The Federal Institute of Agricultural Economics, Rural and Mountain Research (BAB) is a research unit affiliated to the Austrian Ministry of Sustainability and Tourism (BMNT) targeted at analysis of agricultural economic issues, rural and mountain development research. Within its socio-economic research perspective, it has a particular focus on the assessment of the impacts of rural and regional policies on mountain and other less-favored areas. The institute comprises a staff of 38 persons, including senior researchers of various scientific backgrounds (macroeconomics, regional development, agricultural economics, and sociology).
Lisa Bauchinger graduated from the University of Vienna with a Master degree in human geography and from the University of Natural Resources and Life Science, Vienna, with a bachelor degree in Environmental Science. She is a junior researcher at the BAB and participates in several national and international projects in the area of rural and regional development.
Dr. Thomas Dax
Thomas is senior researcher and deputy director of the Federal Institute of Agricultural Economics, Rural and Mountain Research in Austria. His main research expertise is on mountain development and rural policy where he collaborated since more than two decades in European and international research. He is promoting research cooperation on rural change and mountain policy assessment at the international scale and is member in numerous international working groups, including a long-time participation in the OECD Working Party on Rural Policy and the Working Party on Territorial Indicators.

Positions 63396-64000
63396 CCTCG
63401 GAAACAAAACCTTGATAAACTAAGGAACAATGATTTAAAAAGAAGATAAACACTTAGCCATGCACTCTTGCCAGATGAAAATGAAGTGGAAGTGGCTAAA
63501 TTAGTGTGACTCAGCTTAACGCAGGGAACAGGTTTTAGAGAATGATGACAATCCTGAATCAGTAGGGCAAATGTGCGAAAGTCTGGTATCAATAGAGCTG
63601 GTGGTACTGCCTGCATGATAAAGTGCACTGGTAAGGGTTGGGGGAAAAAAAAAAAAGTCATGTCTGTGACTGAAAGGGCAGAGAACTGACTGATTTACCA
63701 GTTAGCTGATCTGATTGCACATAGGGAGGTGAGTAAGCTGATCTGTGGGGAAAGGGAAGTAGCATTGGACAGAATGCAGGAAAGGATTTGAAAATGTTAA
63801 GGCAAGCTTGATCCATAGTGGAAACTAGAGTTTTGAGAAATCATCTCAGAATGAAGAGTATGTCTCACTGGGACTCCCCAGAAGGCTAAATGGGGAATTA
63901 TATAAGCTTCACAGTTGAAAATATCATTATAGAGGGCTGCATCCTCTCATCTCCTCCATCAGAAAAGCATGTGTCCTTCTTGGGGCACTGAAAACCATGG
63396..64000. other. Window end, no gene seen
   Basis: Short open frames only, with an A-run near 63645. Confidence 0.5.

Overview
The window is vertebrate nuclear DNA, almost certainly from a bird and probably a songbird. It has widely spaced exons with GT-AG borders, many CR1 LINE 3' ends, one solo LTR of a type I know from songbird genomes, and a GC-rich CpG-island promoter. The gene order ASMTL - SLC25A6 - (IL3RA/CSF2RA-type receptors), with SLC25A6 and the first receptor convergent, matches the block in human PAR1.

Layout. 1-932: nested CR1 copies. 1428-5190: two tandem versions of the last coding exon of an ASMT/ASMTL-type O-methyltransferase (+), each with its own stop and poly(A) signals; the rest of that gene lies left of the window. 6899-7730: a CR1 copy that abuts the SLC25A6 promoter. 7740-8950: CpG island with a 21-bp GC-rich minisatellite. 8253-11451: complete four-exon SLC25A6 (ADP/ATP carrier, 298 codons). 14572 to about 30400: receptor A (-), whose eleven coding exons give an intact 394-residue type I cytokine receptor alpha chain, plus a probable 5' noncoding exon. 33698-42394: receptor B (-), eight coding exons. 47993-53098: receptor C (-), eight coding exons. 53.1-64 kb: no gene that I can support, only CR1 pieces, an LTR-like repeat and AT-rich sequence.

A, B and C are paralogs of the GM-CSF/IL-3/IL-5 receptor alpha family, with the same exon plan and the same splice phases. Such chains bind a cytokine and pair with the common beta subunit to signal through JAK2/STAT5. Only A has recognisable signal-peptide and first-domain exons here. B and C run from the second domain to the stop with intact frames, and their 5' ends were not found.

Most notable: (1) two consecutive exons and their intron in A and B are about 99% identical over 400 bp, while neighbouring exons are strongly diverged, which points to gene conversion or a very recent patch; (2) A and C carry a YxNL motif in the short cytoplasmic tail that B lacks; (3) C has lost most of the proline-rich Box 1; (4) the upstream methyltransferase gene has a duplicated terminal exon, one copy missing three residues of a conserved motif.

Dr. Ingrid Machold
Ingrid graduated from the University of Vienna with a PhD in sociology. She is a senior researcher at the BAB and has long standing experience in collaborating in European research with a special emphasis in rural sociology, rural and regional development issues with a focus on demographic change, migration, social diversity, provision of public services, governance and regional resilience. These topics are analysed primarily in their regional differentiation and in the context of mountain areas, remote or less favoured areas.